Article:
Not long ago, a form letter arrived in my mail, part of a subscription drive for Poetry Magazine, featuring a quote from editor Don Share. Though finely worded, the message was simple: the value of poetry lies in the way its form heightens our senses to the details of our world, the way it encourages us to read the day with the same torqued curiosity that we read the page. More complicated than it looks, this assertion reflects a set of assumptions that inform not only how we value contemporary poetry but how we understand that value as a transferable skill. The four books reviewed here, focusing predominantly on Anglo-American postwar poetry, offer different views into that transfer, providing an overarching account of how poetry pays attention to the world.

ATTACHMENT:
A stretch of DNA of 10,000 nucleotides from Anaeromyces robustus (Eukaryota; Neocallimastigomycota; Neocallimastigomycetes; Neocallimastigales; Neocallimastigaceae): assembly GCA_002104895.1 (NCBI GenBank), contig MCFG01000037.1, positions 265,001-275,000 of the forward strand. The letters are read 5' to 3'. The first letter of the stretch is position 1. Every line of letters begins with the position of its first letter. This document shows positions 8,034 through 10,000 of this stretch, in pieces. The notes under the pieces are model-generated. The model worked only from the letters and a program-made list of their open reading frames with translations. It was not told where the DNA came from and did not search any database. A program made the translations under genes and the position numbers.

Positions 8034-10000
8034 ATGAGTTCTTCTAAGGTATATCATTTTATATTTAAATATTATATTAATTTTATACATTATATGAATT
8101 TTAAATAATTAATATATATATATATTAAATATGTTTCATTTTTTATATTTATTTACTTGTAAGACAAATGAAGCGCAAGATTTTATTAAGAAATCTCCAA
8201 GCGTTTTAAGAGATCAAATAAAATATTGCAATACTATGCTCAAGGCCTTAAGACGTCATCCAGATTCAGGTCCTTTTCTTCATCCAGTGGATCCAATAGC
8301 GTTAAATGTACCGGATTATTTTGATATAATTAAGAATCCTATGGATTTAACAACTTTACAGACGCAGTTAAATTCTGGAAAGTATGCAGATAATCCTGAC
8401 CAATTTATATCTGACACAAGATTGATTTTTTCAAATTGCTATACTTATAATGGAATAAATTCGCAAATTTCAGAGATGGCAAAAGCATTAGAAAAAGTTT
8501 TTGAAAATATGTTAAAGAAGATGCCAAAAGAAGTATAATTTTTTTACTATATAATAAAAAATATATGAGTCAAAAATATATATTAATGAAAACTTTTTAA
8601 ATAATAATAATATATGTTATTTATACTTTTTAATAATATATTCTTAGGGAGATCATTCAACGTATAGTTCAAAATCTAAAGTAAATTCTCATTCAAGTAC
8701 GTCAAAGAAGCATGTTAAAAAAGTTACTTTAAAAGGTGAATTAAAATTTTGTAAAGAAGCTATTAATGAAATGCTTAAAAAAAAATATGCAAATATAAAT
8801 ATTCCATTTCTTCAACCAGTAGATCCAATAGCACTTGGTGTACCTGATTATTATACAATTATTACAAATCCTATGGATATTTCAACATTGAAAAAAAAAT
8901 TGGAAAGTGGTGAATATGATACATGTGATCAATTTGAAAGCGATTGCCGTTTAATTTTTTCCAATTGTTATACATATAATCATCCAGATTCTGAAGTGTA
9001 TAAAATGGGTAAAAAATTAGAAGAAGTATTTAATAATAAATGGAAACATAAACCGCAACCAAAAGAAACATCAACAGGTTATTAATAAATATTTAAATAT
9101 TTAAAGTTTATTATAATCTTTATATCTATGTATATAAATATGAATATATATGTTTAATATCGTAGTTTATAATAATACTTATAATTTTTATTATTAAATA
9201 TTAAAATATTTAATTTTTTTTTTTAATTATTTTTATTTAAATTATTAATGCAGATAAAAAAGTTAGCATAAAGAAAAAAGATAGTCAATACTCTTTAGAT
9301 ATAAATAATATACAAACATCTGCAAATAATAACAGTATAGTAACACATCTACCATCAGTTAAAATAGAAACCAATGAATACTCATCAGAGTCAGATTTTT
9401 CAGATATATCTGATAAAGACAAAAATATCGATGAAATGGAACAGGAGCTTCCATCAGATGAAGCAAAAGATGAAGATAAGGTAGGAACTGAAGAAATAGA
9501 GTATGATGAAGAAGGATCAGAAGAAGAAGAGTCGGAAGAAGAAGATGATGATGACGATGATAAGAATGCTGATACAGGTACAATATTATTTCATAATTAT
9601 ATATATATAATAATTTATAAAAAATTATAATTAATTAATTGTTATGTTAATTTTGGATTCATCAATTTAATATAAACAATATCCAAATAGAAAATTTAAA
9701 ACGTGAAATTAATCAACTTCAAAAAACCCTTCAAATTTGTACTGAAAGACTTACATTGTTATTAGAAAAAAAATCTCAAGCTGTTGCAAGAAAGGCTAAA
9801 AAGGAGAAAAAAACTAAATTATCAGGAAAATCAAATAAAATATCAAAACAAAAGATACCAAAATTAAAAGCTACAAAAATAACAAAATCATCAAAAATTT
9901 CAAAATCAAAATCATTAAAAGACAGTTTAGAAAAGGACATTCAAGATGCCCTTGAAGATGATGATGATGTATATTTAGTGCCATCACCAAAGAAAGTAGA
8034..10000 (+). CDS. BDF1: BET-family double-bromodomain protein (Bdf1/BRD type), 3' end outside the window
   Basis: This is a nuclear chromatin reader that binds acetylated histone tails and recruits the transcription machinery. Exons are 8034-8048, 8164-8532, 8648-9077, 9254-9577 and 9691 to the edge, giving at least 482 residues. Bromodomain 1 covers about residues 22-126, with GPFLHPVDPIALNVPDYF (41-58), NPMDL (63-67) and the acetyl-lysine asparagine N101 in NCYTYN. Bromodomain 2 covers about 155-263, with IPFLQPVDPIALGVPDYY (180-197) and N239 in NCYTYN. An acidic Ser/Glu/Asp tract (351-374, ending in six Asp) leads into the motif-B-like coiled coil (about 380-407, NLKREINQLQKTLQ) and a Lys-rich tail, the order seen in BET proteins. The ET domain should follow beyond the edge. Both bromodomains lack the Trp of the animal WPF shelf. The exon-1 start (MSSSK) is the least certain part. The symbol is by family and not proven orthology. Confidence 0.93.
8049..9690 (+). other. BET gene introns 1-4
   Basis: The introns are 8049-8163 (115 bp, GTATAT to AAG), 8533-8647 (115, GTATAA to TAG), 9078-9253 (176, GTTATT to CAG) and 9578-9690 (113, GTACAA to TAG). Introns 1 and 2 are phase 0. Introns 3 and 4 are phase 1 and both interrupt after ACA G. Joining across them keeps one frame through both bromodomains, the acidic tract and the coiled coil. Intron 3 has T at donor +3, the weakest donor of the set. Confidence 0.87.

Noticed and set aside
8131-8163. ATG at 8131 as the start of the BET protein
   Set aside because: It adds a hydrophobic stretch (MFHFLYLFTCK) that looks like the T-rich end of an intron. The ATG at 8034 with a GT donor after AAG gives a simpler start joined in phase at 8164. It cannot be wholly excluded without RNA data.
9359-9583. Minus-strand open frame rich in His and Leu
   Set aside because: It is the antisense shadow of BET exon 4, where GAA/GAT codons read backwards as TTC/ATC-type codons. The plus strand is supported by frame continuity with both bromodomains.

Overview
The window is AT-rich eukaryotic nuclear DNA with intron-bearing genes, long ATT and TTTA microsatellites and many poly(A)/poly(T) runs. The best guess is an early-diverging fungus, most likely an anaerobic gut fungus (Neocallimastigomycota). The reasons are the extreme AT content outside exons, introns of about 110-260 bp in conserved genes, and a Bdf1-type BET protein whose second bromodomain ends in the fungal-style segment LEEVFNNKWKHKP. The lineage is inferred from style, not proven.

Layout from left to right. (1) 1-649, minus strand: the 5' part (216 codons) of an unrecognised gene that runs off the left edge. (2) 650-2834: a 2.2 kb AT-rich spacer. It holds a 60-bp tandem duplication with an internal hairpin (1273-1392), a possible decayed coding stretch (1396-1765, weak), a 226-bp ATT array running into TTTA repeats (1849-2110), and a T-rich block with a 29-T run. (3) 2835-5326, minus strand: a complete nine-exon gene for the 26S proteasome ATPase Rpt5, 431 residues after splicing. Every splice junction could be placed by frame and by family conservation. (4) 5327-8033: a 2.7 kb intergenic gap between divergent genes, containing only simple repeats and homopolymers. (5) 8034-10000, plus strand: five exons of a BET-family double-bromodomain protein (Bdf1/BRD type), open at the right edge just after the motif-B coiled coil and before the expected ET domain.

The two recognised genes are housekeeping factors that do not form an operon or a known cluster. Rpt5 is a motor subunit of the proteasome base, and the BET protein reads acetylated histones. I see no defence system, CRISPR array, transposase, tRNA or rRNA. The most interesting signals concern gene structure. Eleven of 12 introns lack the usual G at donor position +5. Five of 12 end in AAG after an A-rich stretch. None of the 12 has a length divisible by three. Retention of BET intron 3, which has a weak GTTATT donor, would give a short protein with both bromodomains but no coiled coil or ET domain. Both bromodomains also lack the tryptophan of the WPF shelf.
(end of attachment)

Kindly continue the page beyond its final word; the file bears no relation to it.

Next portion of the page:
Epstein is most explicitly concerned with the aesthetics of attention, as...

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